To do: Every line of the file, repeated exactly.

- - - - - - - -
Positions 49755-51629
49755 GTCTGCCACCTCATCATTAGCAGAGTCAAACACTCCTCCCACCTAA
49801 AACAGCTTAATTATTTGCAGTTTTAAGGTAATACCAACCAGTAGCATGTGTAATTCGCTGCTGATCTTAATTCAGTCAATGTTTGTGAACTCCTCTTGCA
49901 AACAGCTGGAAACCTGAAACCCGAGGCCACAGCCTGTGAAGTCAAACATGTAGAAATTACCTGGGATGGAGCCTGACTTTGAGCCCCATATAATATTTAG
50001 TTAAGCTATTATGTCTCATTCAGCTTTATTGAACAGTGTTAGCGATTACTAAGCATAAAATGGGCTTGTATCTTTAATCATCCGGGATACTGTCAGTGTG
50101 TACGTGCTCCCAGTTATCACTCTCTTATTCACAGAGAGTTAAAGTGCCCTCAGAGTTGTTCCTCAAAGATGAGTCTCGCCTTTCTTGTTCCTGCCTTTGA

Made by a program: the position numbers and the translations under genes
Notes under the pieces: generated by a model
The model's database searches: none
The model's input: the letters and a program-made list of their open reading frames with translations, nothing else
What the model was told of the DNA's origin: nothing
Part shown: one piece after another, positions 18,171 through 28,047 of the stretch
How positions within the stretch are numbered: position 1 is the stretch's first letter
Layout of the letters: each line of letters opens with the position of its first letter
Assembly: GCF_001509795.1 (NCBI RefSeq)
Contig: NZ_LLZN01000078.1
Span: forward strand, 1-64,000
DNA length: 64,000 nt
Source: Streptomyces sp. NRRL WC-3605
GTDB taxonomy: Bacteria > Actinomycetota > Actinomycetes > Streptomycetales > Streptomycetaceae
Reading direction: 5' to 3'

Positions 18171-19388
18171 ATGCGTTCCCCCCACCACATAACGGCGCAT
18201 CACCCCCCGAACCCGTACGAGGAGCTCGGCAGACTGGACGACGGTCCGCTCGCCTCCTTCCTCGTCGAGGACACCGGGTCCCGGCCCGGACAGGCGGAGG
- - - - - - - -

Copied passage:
Positions 49755-51629
49755 GTCTGCCACCTCATCATTAGCAGAGTCAAACACTCCTCCCACCTAA
49801 AACAGCTTAATTATTTGCAGTTTTAAGGTAATACCAACCAGTAGCATGTGTAATTCGCTGCTGATCTTAATTCAGTCAATGTTTGTGAACTCCTCTTGCA
49901 AACAGCTGGAAACCTGAAACCCGAGGCCACAGCCTGTGAAGTCAAACATGTAGAAATTACCTGGGATGGAGCCTGACTTTGAGCCCCATATAATATTTAG
50001 TTAAGCTATTATGTCTCATTCAGCTTTATTGAACAGTGTTAGCGATTACTAAGCATAAAATGGGCTTGTATCTTTAATCATCCGGGATACTGTCAGTGTG
50101 TACGTGCTCCCAGTTATCACTCTCTTATTCACAGAGAGTTAAAGTGCCCTCAGAGTTGTTCCTCAAAGATGAGTCTCGCCTTTCTTGTTCCTGCCTTTGA

Made by a program: the position numbers and the translations under genes
Notes under the pieces: generated by a model
The model's database searches: none
The model's input: the letters and a program-made list of their open reading frames with translations, nothing else
What the model was told of the DNA's origin: nothing
Part shown: one piece after another, positions 18,171 through 28,047 of the stretch
How positions within the stretch are numbered: position 1 is the stretch's first letter
Layout of the letters: each line of letters opens with the position of its first letter
Assembly: GCF_001509795.1 (NCBI RefSeq)
Contig: NZ_LLZN01000078.1
Span: forward strand, 1-64,000
DNA length: 64,000 nt
Source: Streptomyces sp. NRRL WC-3605
GTDB taxonomy: Bacteria > Actinomycetota > Actinomycetes > Streptomycetales > Streptomycetaceae
Reading direction: 5' to 3'

Positions 18171-19388
18171 ATGCGTTCCCCCCACCACATAACGGCGCAT
18201 CACCCCCCGAACCCGTACGAGGAGCTCGGCAGACTGGACGACGGTCCGCTCGCCTCCTTCCTCGTCGAGGACACCGGGTCCCGGCCCGGACAGGCGGAGG